crows ravens currawongs
The currawongs are amoung my favourite birds, this yellow eyed beauty was enjoying his perch in a she-oak whose branches overlooked one of the numerous small bays that fringe Sydney Harbour, one of the most spectacular harbours in the world.
The Pied Currawong is a common nomad in Australia’s east. They breed in isolation but will join flocks of up to 100 in winter, though I have never seen such a sight. To see them en masse sounds a bit too much like being inside Hitchcock’s movie the Birds! The currawongs have a strong, loud gong-like call that I find melodious, interspersed with whistling ‘oo-oooooo’.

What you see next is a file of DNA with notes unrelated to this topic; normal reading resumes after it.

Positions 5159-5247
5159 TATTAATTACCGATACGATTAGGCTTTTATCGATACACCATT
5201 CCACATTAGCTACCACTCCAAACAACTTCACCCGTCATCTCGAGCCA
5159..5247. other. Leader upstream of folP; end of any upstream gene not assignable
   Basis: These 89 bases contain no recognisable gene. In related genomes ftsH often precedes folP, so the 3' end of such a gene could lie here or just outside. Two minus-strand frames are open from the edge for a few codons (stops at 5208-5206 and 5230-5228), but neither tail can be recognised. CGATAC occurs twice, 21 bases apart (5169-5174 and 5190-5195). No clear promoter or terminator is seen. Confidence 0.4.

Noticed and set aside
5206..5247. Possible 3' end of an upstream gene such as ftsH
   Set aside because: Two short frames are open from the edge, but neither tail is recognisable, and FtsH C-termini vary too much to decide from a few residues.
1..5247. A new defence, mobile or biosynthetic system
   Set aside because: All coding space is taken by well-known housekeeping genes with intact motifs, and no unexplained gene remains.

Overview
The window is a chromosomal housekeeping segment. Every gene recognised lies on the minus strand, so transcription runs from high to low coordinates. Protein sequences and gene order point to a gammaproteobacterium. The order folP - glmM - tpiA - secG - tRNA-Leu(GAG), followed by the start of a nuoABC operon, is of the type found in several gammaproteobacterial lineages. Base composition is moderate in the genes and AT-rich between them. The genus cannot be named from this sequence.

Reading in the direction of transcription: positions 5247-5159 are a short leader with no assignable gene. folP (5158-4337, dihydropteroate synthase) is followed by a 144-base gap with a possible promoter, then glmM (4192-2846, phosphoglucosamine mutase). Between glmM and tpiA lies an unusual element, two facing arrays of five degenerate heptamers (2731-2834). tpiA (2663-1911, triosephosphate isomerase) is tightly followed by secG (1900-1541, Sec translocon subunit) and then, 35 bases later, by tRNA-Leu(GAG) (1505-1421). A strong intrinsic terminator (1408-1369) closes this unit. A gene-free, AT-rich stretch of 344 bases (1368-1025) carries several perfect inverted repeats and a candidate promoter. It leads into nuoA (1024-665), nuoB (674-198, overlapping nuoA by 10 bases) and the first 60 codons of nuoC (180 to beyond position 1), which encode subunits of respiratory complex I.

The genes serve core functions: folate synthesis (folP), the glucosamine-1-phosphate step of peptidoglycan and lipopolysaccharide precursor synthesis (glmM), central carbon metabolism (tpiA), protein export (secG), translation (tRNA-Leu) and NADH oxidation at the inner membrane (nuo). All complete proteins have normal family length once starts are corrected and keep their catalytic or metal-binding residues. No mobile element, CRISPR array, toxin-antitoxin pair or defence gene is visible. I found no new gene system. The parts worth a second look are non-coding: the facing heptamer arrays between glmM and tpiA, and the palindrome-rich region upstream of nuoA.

Spied this lovely Pied Currawong in my mother’s Sydney garden. I love these large black birds with their majestic stance and piercing eye. This one is a good 50 cm and far from darting away when it spied me, it returned a steady gaze.
This majestic Pied Currawong is 50 cm with white in wing, rump, under-tail coverts, base and tip of tail. Often seen in flocks it breeds in isolation, nesting in a large flat cup of sticks lined with soft material and laying 3 blotched brown eggs. With that piercing yellow eye and large hooked beak he could be mistaken as the daytime incarnation of the wicked witch of the west.
Acknowledgement: The Slater Field Guide to Australian Birds
The Australian Raven is a large bird (52 cm) with glossy black feathers, a fierce beak and a piercing eye and they make a high-pitched wailing sound that I actually find quite melodious and pleasant. They are quite territorial and will defend their patch from ravens.